And everyone in an MMORG is a hero. There are no peasants, no people delivering shoes, just thousands of improbably named avatars running from one quest giver to another. Nowhere does this appear more ridiculous than in City of Heroes, an online metropolis full of spandex clad vigilantes and victims and nought else. As every hero has to be heroic, MMORGs  are a place where everyone must have prizes, and everyone does.

Those that cite the socialising element of MMORGs are overplaying it – It’s harder than you think to find groups to tackle big adventures. To pwn or be pwned, that is the question with these games. They are full of annoying jargon, LEET speak, patronising wankers, and emotionally incontinent yoof who are desperate to prove themselves better than you because they have a slightly superior pair of pantaloons. So much so, a lot of players play alone. MMORGs were despairingly referred to as “Massively Single Player Online Roleplaying Games” by the designers of Warhammer: Age of Reckoning, who put a lot of time and effort to come up with ways to make people play together. But even the nice guys online (of which there are a great, great many) are totally focussed on gaining yet more non-existent items. It’s materialism gone mad – Immaterialism, if you like, the final great folly of consumerist culture (um, the despoilation of Planet Earth aside).

There are games that are more ‘realistic’, but conversely greater realism doesn’t work either. Eve: online has a genuinely persistent world, where the economy is player generated, everything is made by another gamer. But that means for every starship captain and corporate mogul, there are 10,000 schmucks mining asteroids in real time. Eve is the wrong side of real. When I quit the game, I was asked to fill in a form to say why: “If I want a dull job, I can get one in real life,” was my perhaps unhelpful comment. Seriously, I used to sit there and read a book while my spaceship did its ore-sucking thing.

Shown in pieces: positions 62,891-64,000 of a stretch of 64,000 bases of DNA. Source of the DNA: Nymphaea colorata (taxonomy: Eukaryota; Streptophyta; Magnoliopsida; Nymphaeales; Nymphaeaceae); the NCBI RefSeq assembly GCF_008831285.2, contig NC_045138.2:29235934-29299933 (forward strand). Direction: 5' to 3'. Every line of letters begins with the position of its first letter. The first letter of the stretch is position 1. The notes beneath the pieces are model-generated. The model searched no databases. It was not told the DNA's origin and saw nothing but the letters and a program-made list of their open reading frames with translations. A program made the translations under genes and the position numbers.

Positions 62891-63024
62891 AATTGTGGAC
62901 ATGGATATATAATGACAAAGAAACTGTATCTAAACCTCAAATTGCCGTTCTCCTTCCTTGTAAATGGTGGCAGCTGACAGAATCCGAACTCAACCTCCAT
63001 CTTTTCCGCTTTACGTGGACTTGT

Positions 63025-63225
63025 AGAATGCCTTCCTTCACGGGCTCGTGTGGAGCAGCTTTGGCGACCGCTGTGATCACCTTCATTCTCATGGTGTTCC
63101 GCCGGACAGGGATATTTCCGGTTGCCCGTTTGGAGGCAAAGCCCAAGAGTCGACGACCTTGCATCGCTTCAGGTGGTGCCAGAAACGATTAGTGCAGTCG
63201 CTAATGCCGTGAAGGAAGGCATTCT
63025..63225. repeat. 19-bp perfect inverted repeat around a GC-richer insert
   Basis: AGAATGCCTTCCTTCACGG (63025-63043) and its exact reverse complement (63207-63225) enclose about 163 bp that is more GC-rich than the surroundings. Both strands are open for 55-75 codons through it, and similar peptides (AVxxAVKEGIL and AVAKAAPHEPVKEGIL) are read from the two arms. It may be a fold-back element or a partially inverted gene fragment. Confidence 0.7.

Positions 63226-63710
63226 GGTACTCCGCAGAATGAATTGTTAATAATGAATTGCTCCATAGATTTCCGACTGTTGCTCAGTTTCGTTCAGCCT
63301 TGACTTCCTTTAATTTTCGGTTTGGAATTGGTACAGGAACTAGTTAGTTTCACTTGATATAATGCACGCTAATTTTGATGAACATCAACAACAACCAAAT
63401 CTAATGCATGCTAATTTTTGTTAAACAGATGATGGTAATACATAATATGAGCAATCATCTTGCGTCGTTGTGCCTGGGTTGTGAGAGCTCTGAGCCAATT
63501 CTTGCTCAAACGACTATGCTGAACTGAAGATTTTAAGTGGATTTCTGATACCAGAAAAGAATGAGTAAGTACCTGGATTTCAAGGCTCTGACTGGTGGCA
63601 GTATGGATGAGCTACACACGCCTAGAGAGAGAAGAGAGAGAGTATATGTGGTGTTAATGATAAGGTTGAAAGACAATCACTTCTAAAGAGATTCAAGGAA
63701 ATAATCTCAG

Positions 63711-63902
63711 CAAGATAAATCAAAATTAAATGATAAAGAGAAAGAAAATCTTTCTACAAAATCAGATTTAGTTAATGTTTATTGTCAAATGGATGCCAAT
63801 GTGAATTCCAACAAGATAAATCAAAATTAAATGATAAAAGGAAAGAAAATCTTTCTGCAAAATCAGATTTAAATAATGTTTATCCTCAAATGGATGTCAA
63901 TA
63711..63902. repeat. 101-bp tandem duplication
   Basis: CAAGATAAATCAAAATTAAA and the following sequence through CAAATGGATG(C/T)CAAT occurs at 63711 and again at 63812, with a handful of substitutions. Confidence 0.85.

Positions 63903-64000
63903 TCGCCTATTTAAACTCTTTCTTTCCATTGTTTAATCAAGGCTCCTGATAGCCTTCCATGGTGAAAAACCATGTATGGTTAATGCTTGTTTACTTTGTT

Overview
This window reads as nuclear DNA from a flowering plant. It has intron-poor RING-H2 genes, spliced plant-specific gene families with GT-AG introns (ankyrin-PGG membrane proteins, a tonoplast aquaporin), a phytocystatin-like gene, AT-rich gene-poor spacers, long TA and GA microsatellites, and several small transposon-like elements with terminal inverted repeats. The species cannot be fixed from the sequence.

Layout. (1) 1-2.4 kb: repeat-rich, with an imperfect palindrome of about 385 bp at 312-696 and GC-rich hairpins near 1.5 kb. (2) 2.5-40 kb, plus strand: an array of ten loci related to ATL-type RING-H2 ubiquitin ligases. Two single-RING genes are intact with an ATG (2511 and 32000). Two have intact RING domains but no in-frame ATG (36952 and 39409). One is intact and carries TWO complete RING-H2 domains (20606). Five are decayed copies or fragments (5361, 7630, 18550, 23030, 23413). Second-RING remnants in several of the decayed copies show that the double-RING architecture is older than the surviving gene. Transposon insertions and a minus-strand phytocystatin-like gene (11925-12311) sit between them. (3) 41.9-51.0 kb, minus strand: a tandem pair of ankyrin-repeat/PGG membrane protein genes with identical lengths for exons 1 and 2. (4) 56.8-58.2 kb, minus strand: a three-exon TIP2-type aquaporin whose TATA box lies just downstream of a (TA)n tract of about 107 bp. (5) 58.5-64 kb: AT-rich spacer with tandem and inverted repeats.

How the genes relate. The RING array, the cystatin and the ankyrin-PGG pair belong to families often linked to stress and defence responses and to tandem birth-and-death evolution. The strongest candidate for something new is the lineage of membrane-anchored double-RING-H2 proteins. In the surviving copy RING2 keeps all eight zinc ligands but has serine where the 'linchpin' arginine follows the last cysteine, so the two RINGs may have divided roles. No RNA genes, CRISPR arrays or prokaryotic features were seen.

They do, however, have real effects. Second Life (now there’s a pointless game! Go into an unreal city and open a shoe shop, woohoo!) suffered a banking collapse that spookily presaged the recent financial crisis in the real world, and people lost real money. There have been murders over online incidents (Perhaps that is to say that there is real peril, but no-one wants to get murdered over a game, so don’t be facetious). Relationships can crack under the strain of a serious online habit.  People have died after playing for 24 hours straight. Gamers can become addicted. Schoolwork can suffer.

I can almost see the appeal. World of Warcraft provided a release for me from some fairly stressful times at work. It is always there, always on. You can be sure of finding someone to talk to, however facile your conversation may be. The clicking of buttons and the resultant slaying of monsters is hypnotically restful. Some of the spectacular landscapes and monsters can be breathtaking. If you are really lucky, you might make a good friend. The allure of them is such that I will keep trying them, but I’ll also probably keep on abandoning them after a few weeks, because not one has proven a substitute for engaging in real activity: seeing a friend, kissing a pretty girl, playing some sport… Until the day you can step into an online world so realistic you can feel the wind on your face, then I will probably remain disappointed. And if such a game were to be invented, it would probably be so addictive it would have to be banned. You heard it here first.